Marine life on the line

An entangled blue whale in Sri Lanka, January 2013. Photo credit Tony Wu.
An entangled blue whale in Sri Lanka, January 2013. Photo credit Tony Wu.

It reads like a mystery novel; the search continues for a blue whale entangled in a buoy line, heading towards Mexico from southern California. First spotted on September 4th off the coast of San Pedro, rescue teams tried to free the 80-foot whale but rough seas and failing light meant the operation had to be abandoned until the next day. To increase visibility, the rescuers tied a second buoy on the buoy line. Two days later, the rescue effort turned into a search mission as the leviathan vanished into the vast blue ocean.

The concerns related to entanglement are many fold – the animal could die of infection if the line cuts into its skin, or of starvation if the whale cannot eat because the line runs through its mouth. It might also become fatigued after dragging 200 ft of line and buoys behind it for many days. While US groups have rescued whales from entanglements before, they generally involve the smaller gray and humpback whales. A blue whale rescue of this nature is yet to be attempted.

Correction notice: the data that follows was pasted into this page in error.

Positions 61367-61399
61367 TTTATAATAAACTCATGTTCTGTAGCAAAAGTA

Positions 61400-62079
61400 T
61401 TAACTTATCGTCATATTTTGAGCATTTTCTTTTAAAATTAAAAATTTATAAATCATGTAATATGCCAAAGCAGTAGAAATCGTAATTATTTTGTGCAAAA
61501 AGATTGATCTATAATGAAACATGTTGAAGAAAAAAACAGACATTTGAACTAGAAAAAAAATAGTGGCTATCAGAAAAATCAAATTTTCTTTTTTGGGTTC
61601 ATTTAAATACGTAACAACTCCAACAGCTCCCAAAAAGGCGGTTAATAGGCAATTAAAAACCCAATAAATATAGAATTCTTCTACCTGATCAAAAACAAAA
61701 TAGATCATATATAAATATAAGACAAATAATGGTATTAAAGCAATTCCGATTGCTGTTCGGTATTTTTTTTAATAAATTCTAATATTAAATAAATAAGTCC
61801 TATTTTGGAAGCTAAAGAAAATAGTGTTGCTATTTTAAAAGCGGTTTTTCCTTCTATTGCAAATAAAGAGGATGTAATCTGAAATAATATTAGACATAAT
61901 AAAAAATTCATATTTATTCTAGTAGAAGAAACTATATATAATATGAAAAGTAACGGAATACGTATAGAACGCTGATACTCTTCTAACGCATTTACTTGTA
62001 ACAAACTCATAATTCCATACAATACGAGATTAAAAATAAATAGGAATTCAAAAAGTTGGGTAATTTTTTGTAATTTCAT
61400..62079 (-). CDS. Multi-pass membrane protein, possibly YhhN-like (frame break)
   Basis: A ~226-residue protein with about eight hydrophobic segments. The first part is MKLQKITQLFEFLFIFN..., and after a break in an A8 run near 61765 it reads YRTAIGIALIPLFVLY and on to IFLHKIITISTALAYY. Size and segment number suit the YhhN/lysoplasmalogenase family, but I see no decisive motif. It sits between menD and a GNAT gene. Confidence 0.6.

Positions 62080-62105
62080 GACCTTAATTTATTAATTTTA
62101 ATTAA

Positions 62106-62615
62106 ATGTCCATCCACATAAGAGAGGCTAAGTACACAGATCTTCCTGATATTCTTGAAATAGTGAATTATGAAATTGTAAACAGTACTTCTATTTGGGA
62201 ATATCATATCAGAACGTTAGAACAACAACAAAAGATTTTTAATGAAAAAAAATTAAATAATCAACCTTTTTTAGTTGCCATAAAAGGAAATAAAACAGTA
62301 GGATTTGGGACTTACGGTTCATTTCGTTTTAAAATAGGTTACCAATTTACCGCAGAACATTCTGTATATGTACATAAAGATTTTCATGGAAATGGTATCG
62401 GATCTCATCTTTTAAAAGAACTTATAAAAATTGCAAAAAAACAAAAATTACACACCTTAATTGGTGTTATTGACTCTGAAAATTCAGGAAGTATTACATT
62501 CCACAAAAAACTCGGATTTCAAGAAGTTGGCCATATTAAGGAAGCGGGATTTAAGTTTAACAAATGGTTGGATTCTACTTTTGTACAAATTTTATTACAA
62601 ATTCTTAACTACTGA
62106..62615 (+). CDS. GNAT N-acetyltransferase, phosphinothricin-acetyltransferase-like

Three days later, the whale was spotted 18 miles southwest of the Coronado Islands about 100 miles south of where it was first seen. Unfortunately, these waters are out of US jurisdiction and the local rescue group based in Mexico was too far south to get there before it disappeared again.

While entangled blue whales are a rare sight off the California coast, three incidences of gill net entanglement have been reported from the Gulf of St. Lawrence between 1979 and 2002. Back in January 2013 on the other side of the world in Sri Lanka, underwater photographer Tony Wu documented a whale that had a net wrapped through its mouth, —> Read More